At 2:51am on Monday, engineers at India’s national spaceport at Sriharikota will blast their Chandrayaan-2 probe into orbit around the Earth. It will be the most ambitious space mission the nation has attempted.
For several days, the 4-tonne spacecraft will be maneuvered above our planet before a final injection burn of its engines will send it hurtling toward its destination: the moon.
Exactly 50 years after the astronauts of Apollo 11 made their historic voyage to the Sea of Tranquillity, Chandrayaan-2 will repeat that journey — though on a slightly different trajectory.
After the robot craft enters lunar orbit, it will gently drop a lander, named Vikram, on to the moon’s surface near its south pole. A robot rover, Pragyan, will then be dispatched and, for the next two weeks, trundle across the local terrain, analyzing the chemical composition of soil and rocks.
However, the Indian spaceship will not be alone on the lunar surface.
China’s Chang’e-4 has been operating flawlessly since it landed on the far side of the moon in January. Its arrival was later followed by the appearance of Beresheet, a probe built by the Israeli non-profit organization SpaceIL. It reached the moon in April, but crash-landed.
SpaceIL has since announced that it intends to have another shot.
At the same time, the US has pledged to set up lunar laboratories in the near future, while Europe and Russia have also revealed plans to launch complex missions. Suddenly, everyone is going to the moon.
But why? What has suddenly made Earth’s main satellite so popular?
After Neil Armstrong and Buzz Aldrin’s historic mission in July 1969, public and political interest in future human space flight evaporated rapidly. Already bogged down in a vastly expensive war in Vietnam, the US government abandoned its Apollo program.
The decision disappointed scientists, but given that Apollo was costing 4 percent of the US federal budget at the time, the cancelation was not surprising.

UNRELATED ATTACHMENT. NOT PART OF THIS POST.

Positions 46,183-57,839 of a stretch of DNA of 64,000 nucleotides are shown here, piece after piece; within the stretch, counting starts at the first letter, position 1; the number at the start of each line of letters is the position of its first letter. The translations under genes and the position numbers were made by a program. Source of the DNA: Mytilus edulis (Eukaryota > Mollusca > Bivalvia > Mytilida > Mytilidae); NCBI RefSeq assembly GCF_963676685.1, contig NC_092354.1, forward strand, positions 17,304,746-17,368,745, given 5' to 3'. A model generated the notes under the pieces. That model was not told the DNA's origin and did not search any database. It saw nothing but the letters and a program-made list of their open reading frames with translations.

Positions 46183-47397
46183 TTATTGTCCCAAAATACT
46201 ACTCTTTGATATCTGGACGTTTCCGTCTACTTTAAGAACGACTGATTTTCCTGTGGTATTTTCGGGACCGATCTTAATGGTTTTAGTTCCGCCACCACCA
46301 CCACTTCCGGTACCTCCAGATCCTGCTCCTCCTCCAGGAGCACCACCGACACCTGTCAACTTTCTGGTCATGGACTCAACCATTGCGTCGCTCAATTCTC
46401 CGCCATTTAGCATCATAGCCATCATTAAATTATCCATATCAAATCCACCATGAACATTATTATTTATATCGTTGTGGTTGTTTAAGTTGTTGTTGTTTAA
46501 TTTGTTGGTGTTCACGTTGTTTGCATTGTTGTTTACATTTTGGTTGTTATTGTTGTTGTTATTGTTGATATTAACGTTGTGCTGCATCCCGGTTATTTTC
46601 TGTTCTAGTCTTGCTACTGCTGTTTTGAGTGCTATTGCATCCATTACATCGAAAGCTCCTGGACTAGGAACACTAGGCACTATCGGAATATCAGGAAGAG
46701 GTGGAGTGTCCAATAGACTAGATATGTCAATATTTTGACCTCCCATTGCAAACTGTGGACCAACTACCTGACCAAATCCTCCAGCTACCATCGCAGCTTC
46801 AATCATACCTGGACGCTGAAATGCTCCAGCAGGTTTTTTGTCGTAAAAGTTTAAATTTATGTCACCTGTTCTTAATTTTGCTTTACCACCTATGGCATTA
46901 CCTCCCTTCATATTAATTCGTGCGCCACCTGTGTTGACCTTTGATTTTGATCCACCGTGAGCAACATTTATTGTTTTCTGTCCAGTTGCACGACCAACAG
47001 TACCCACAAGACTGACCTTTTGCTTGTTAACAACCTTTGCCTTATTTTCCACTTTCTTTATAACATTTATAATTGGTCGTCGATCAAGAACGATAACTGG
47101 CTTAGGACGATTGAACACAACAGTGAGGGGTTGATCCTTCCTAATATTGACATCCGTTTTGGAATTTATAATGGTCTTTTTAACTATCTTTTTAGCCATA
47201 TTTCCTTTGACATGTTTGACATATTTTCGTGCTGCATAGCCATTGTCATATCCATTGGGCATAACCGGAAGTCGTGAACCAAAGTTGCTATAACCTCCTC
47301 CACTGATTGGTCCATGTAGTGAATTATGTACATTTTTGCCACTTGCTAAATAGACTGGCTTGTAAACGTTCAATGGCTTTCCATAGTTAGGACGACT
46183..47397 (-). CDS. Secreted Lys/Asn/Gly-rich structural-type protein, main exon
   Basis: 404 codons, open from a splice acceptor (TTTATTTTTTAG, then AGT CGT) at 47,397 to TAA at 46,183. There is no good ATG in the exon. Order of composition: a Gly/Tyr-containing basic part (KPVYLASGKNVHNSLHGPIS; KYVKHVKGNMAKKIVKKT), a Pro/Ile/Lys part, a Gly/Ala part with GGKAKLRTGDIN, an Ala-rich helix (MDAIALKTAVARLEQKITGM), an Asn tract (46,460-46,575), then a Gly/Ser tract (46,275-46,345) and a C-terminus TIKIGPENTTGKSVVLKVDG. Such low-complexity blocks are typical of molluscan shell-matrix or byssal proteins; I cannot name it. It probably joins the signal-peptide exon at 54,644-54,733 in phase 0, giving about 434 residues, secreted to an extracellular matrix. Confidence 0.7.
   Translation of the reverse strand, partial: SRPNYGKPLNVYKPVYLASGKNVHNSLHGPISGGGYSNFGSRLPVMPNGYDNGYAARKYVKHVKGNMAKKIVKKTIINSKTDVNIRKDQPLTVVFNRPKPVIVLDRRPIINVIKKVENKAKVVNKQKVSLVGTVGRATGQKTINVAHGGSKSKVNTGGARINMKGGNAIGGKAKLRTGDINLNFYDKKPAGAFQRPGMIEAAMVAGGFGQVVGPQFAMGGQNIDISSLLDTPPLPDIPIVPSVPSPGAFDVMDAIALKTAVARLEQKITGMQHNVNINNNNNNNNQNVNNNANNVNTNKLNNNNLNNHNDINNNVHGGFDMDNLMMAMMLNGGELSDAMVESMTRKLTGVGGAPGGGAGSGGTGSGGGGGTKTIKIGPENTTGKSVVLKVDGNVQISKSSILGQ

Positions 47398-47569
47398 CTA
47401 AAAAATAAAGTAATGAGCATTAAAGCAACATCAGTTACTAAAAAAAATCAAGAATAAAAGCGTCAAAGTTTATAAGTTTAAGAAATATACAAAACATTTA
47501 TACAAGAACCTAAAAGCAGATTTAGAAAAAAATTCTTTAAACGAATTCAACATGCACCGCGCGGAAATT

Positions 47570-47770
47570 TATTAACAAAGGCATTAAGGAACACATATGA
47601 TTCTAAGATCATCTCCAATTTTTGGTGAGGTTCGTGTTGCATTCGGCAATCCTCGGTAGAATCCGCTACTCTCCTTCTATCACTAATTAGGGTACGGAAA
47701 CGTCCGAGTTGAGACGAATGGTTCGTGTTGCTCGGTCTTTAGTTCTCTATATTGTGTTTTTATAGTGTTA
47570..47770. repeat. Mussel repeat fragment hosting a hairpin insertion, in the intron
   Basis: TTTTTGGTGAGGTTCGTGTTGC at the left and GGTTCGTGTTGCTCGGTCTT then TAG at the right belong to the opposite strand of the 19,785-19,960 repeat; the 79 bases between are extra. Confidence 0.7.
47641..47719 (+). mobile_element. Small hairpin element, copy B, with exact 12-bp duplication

Since then there have been only a handful of robot missions to the moon, and human ventures have been restricted to missions in low Earth orbit, with special attention being given to the International Space Station.
However, that focus now appears to be changing to more distant goals.
One reason for this shift is that the moon’s exploitation has simply reached a stage that mirrors past explorations on Earth, European Space Agency Director of Human and Robotic Exploration David Parker said.
He sees particular parallels with our conquest of the South Pole.
“The timetable of the exploration of Antarctica mirrors that of the moon in an uncannily close manner,” Parker said. “At the beginning of the century, there was a race to reach the South Pole and then no one went back for 50 years — just like the moon in the 60s. Then we started building bases in Antarctica. We are now approaching that stage with our exploitation of the moon.”
Antarctica was opened up by technological advances — motorized vehicles, air transport, radio, and other developments — that are mirrored in the new sciences of machine learning, sensor technology and robotics.
These promise to transform lunar colonization in one crucially important way: by reducing the need for the continual presence of humans in hostile environments.
“There is a huge cost gap between manned and unmanned missions, and it is increasing all the time,” British Astronomer Royal Martin Rees said. “With each advance in robots and miniaturization there is less need to put a man or woman into space or on to the moon, and that saves money.”